Video

Video US-Cuba Normalization Talks Resume Friday

Negotiations aimed at normalizing diplomatic relations between the U.S. and Cuba resume Friday. On the table: lifting a half-century trade embargo and easing banking and travel restrictions. There's opposition in Congress, but some analysts say there may be sufficient political and economic incentives in both nations for a potential breakthrough this year. VOA's Mil Arcega reports.
Video

Video Pakistan's Deadline For SIM Registration Has Cellphone Users Scrambling

Pakistani cell phone users have until midnight Thursday to register their SIM cards, or their service will be cut off. While some privacy experts worry about government intrusion, many Pakistanis are just worried about keeping their phone lines open. VOA Deewa reporter Arshad Muhmand has more from Peshawar.
Video

Video Myanmar Warns Factory Workers to End Strikes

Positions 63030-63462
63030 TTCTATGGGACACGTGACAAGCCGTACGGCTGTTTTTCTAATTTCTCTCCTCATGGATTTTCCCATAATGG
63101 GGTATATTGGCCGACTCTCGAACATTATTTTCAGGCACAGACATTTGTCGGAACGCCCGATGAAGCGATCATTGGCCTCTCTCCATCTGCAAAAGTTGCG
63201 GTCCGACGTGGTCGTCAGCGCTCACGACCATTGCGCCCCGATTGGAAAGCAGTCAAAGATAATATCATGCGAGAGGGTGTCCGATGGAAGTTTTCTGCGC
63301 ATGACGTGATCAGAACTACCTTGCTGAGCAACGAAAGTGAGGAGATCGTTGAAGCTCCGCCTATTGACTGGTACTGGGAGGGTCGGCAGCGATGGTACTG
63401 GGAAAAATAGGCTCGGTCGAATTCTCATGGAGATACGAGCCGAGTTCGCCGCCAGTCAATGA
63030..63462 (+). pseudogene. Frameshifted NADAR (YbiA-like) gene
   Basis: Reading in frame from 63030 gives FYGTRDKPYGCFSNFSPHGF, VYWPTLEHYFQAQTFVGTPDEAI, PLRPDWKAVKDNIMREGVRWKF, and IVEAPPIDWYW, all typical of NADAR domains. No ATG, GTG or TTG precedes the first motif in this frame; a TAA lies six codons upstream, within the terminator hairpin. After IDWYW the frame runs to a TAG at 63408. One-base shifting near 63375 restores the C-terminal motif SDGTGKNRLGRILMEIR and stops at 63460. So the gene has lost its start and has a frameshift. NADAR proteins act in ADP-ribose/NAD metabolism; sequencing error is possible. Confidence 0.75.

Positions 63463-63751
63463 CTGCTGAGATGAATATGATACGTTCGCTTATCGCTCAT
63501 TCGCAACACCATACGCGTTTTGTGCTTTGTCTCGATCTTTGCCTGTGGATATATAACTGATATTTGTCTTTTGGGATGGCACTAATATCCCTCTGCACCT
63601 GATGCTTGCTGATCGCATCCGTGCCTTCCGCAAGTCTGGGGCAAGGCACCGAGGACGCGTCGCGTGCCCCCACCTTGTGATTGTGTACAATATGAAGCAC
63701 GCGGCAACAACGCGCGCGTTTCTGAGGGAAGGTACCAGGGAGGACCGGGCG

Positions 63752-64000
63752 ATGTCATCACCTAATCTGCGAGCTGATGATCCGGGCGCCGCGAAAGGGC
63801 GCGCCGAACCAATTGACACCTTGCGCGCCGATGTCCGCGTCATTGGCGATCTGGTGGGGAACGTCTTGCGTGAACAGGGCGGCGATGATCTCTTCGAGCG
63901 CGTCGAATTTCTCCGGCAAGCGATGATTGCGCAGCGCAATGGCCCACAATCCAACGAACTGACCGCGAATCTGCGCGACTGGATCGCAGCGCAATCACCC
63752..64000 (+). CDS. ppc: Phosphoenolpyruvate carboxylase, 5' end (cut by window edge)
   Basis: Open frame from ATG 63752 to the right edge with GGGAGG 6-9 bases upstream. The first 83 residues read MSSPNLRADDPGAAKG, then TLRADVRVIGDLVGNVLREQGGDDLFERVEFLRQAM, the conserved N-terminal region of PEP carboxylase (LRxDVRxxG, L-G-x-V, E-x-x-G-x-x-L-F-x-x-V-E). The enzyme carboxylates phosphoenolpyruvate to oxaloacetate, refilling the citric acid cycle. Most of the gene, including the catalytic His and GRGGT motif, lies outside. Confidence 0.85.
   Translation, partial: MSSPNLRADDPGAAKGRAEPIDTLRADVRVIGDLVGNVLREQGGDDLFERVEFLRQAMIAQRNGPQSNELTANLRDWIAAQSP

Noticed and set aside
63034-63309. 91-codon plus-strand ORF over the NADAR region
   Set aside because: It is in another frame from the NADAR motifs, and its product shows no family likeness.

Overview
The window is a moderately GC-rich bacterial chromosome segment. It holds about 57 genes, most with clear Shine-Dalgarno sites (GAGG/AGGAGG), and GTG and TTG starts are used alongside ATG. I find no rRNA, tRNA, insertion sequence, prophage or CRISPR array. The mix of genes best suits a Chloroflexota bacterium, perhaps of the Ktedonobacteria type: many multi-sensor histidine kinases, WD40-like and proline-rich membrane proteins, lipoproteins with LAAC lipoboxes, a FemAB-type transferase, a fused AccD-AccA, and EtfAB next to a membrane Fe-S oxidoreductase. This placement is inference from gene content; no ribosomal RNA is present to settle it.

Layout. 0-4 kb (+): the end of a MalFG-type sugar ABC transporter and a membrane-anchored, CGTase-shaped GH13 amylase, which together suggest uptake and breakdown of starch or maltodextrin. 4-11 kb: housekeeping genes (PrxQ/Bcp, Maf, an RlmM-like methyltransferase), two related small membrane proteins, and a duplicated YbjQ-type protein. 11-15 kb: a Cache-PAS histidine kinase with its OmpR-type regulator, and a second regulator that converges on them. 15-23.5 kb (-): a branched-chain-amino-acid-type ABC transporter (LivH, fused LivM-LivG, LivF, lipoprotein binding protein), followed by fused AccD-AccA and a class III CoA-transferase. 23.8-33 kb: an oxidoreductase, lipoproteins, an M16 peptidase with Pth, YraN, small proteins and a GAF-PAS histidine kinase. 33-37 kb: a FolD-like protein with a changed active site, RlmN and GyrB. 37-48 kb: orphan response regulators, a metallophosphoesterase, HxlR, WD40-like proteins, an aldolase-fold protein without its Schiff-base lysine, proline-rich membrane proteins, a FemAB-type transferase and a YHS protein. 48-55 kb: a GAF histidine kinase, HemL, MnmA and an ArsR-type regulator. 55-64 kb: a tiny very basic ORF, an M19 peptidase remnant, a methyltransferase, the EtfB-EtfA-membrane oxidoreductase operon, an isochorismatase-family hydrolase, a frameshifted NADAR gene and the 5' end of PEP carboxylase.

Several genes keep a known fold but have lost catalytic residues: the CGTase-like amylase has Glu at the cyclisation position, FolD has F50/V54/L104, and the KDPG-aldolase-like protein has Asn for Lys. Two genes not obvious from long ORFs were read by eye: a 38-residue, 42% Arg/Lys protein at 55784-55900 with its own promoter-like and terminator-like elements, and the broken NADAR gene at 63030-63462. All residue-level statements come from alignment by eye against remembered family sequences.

Outside Myanmar's main city Yangon, thousands of workers walked off their jobs earlier this month demanding a doubling of their wages, pay raises after a year and input from labor unions on industrial regulations. Since Friday, the standoff has grown more tense as police moved in to disrupt the sit-ins, resulting in clashes that injured people from both sides. VOA correspondent Steve Herman visited industrial zones which have become a focus of Myanmar's fledgling workers rights movement.
Video

Video Oscar Winners Do More Than Thank the Academy

The Academy Awards presentation is Hollywood’s night to reward the best movies from the previous year. It’s typically a lot of glitter, a lot of thank you’s, a lot of speeches. But many of this year’s speeches carried messages beyond the thank you's. VOA’s Carolyn Presutti takes a look.

All About America

Circumventing Censorship

An Internet Primer for Healthy Web Habits

As surveillance and censoring technologies advance, so, too, do new tools for your computer or mobile device that help protect your privacy and break through Internet censorship.
More